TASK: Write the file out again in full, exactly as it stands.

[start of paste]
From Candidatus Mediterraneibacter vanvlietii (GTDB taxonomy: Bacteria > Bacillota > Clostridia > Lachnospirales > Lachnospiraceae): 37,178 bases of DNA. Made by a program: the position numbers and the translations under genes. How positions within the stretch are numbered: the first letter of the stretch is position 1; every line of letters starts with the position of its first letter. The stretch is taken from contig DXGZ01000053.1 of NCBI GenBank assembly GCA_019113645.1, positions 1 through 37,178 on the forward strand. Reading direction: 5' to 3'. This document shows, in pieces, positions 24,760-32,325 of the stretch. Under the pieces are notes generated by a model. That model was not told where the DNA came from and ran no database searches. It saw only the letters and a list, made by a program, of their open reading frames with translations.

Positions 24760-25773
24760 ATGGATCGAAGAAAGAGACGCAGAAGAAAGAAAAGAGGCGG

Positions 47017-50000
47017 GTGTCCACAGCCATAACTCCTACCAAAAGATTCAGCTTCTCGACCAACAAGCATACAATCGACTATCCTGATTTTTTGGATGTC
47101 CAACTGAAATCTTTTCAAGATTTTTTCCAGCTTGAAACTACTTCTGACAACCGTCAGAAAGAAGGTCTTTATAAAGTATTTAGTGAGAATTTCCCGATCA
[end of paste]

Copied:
From Candidatus Mediterraneibacter vanvlietii (GTDB taxonomy: Bacteria > Bacillota > Clostridia > Lachnospirales > Lachnospiraceae): 37,178 bases of DNA. Made by a program: the position numbers and the translations under genes. How positions within the stretch are numbered: the first letter of the stretch is position 1; every line of letters starts with the position of its first letter. The stretch is taken from contig DXGZ01000053.1 of NCBI GenBank assembly GCA_019113645.1, positions 1 through 37,178 on the forward strand. Reading direction: 5' to 3'. This document shows, in pieces, positions 24,760-32,325 of the stretch. Under the pieces are notes generated by a model. That model was not told where the DNA came from and ran no database searches. It saw only the letters and a list, made by a program, of their open reading frames with translations.

Positions 24760-25773
24760 ATGGATCGAAGAAAGAGACGCAGAAGAAAGAAAAGAGGCGG

Positions 47017-50000
47017 GTGTCCACAGCCATAACTCCTACCAAAAGATTCAGCTTCTCGACCAACAAGCATACAATCGACTATCCTGATTTTTTGGATGTC
47101 CAACTGAAATCTTTTCAAGATTTTTTCCAGCTTGAAACTACTTCTGACAACCGTCAGAAAGAAGGTCTTTATAAAGTATTTAGTGAGAATTTCCCGATCA